Theories Of Multiple Intelligences

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Based on the theory of multiple intelligences of Gardner, there are nine different ways via which people get information (verbal, logical, visual, kinesthetic, musical, intrapersonal, interpersonal, naturalist and existential) (McKenzie, 2005). Most of the today’s traditional schools plan for seven out of the nine different multiple intelligences. The seven widely used multiple intelligences are implemented in core classes. Overlapping of learning styles is exceedingly rare. (McKenzie, 2005). Some multiple intelligences are used very much in core classes. Notwithstanding, students still can use the other multiple intelligences in all of their classes. God has given people many types of intelligences, and people can display their God-given intelligence…show more content…
Gardner realized intelligence goes beyond being able to learn and retain information. That was why he added interpersonal and intrapersonal intelligences to his original seven intelligences (Gardner, 2002). Gardner’s multiple intelligence theory assists supporting the belief that “every individual possesses every single one of the intelligences, but to different extents, and it is through education that each of these intelligences can be nurtured and developed” (Mokhtar, Majid, & Foo, 2008, p. 96). In the theory of multiple intelligences, Gardner tried to show the notion of multiple intelligences. Through his research, Gardner recognized that intelligence is neither fixed nor static. People can make their learning styles suitable for more than just one of his multiple intelligence categories (Morgan,…show more content…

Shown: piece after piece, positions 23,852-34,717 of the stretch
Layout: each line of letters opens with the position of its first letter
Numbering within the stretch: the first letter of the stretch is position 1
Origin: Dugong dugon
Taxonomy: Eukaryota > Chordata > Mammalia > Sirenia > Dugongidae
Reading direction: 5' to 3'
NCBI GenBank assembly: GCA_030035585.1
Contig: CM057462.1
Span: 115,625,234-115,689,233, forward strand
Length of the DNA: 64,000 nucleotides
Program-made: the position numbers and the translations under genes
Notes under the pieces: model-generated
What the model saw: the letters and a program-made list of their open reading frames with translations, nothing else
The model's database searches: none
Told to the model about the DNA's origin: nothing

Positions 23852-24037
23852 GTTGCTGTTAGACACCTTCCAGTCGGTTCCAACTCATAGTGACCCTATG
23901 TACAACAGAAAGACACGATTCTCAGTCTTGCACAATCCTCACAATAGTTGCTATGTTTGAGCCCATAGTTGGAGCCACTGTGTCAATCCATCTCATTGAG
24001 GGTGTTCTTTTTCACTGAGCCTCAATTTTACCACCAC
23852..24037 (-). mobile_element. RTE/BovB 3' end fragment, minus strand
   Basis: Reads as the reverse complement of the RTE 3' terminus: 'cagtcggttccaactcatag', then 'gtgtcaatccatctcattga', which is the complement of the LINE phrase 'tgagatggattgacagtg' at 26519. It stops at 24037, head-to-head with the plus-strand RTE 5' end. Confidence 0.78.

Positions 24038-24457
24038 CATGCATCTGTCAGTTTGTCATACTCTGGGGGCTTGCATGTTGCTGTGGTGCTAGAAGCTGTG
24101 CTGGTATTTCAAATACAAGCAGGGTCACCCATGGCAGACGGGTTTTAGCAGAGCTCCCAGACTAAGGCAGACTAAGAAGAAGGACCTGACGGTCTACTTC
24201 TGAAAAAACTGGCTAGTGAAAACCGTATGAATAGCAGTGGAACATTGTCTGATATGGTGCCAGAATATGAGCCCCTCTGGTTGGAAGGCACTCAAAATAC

Homogeneity Test
The sampling process was performed on a continuum (from pre-intermediate to upper-intermediate). In order to have homogeneous groups and real-intermediate level students, the first part of the Oxford Placement Test (OPT) containing 40 questions was administered. The test helped the researcher to make sure if all of the participants were at the intermediate level of proficiency. The test has been developed by Oxford University Press in 2001, after consultation with many teachers to assess the subject's knowledge of the key language as well as their receptive and productive skills (see appendix A).
Interpersonal inventory
The interpersonal inventory was extracted from MI Inventory that validated and modified for the Iranian context by Hajhashemi and Wong (2010) implemented in this study. It consists of 10 Likert-type Yes-No statements designed to assess the interpersonal intelligence of students that proposed by Howard Gardner (Appendix
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